In a divorce or separation situation, it is not usual to hear there are times a child doesn’t want to see the other parent for parenting time. When couples with children divorce or break up, the court will typically enter what’s called a Joint Parenting Agreement. The Joint Parenting Agreement lays out the responsibilities of each parent as it pertains to the children. These responsibilities include designating the custodial parent, decision-making and parenting schedules.
Do I Have to Make My Child See the Other Parent If They Don’t Want to Go?
There could be a variety of reasons children do not want to see the other parent. Many times the reasons are minor like the children would rather spend time with their friends. Other times the reasons could be more serious. If the reasons are serious, the obvious question that arises is “do I have to make my child see their other parent?”
The short answer is it depends… but most of the time, yes.
The most important thing to remember when making a decision is that the Joint Parenting Agreement is entered as a Judgment in Court. This means if a parent does not comply with the Court ordered parenting time there can be consequences, including contempt.
Ask WHY Your Child Doesn’t Want to Be With the Other Parent
When your child expresses concern or hesitancy to go with their other parent, you should ask why and find out what is behind the child’s concerns. If the concern is not serious, then you need to speak with your child and explain the importance of spending time with the other parent and having a relationship with that parent. This is especially true if you are the “custodial parent.” If the Court has designated you the custodial parent, that means the Court expects you to foster a relationship between your child and the other parent.
Serious Concerns May Require an Order of Protection
Now, if the concern is serious, you should contact an attorney immediately. Depending on your concerns, you may need to file a Petition for an Order of Protection on behalf of your minor child. If the matter is serious but less urgent, you may need to file a Petition to Modify the parenting time.
To obtain an order of protection on behalf of your child, you must show abuse which means harassment, interference with personal liberty or physical abuse. Orders of Protection can be done on an emergency basis. To Modify the parenting plan, you must show a substantial change in circumstances. A substantial change in circumstances can be a variety of issues, such as a change in work schedule or the parent not exercising parenting time. It will be important to contact an attorney to evaluate whether your situation amounts to a substantial change in circumstances.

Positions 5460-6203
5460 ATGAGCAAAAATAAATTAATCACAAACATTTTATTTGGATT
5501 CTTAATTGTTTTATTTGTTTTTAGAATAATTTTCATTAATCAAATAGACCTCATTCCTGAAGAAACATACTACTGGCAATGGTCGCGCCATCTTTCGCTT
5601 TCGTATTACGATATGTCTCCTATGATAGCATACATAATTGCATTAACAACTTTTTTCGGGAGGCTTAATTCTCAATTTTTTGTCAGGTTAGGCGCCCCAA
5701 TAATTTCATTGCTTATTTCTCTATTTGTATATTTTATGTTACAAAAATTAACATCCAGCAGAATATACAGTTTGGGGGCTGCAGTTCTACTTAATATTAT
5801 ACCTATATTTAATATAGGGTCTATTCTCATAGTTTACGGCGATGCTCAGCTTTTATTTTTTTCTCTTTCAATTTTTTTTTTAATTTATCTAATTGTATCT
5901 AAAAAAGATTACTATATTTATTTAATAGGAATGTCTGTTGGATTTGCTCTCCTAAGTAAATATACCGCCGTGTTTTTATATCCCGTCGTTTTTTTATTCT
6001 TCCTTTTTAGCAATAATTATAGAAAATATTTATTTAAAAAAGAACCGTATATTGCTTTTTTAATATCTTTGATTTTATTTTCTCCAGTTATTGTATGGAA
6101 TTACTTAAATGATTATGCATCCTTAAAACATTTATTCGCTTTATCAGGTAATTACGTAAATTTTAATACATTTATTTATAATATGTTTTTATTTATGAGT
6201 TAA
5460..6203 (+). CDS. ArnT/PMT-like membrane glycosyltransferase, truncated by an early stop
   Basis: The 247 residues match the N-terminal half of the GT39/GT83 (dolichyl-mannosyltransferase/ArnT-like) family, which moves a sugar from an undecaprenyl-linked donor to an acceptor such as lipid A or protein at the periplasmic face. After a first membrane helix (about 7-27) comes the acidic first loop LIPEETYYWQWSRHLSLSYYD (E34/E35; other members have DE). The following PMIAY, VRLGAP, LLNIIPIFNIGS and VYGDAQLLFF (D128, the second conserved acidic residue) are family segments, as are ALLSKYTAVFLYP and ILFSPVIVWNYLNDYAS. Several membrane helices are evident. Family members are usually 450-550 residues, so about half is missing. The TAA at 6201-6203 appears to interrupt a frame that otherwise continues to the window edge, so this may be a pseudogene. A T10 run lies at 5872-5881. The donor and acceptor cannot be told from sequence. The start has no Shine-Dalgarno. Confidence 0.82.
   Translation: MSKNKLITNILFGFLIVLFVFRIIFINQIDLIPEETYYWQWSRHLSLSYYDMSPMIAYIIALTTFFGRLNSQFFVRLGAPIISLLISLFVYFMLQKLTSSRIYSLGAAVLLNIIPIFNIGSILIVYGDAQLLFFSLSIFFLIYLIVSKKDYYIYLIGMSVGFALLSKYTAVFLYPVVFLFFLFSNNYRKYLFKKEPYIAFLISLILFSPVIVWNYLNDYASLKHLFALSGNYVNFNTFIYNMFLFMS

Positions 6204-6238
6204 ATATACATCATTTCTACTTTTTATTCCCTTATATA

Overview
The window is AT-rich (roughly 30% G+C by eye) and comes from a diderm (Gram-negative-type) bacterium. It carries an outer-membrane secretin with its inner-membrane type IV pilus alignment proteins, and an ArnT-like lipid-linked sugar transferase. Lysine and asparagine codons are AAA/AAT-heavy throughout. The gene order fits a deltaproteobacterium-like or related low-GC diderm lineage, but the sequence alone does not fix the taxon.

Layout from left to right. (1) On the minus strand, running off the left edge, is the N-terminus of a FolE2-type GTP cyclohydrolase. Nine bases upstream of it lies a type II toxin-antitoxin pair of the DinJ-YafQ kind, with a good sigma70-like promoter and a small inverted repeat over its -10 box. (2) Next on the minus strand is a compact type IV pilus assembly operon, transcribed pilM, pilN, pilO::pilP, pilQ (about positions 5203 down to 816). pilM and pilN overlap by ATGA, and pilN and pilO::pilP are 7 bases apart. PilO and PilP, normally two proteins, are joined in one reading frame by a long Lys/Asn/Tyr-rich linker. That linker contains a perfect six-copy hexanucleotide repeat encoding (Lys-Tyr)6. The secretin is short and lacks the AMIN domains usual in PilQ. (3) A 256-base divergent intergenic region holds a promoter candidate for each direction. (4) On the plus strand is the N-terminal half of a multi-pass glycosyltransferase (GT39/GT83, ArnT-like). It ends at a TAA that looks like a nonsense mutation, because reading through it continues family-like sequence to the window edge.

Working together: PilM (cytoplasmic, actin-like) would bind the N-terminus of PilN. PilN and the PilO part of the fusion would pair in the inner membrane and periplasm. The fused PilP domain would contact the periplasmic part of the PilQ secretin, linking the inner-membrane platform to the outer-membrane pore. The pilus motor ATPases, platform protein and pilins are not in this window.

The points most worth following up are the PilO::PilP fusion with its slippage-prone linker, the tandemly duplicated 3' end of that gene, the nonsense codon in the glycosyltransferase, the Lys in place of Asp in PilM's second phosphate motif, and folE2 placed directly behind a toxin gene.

Parenting Plan and Right To See Your Child
Now, what if you are the parent not receiving parenting time? You have the right to see your child pursuant to Court order. Again, you should contact an attorney. Motions to Enforce a parenting agreement can be brought to court on an emergency basis, especially if the other parent is refusing especially if it is a special date that you are supposed to have parenting time with your child. You can also file a “Petition for Rule to Show Cause” which is basically a contempt petition if your the other parent is not following a court order.
Mediation When Issues Arise with Parenting Plan
If you are having difficulty with parenting time, you can try to work out parenting time issues with the other parent. Whether you seek the assistance of a neutral third party or seek more formal assistance with a family law mediator, cooperatively reaching an agreement with the other parent can improve your co-parenting efforts. Some Parenting Agreements have a mediation clause which means before you take a parenting plan issue to court, you and the other parent are required to seek resolution using with a mediator.
In either situation, the most important steps are to speak with the child and then contact an experienced family law attorney you trust. Contact our office today to schedule a confidential consultation about your parenting plan or when your child doesn’t want to see the other parent.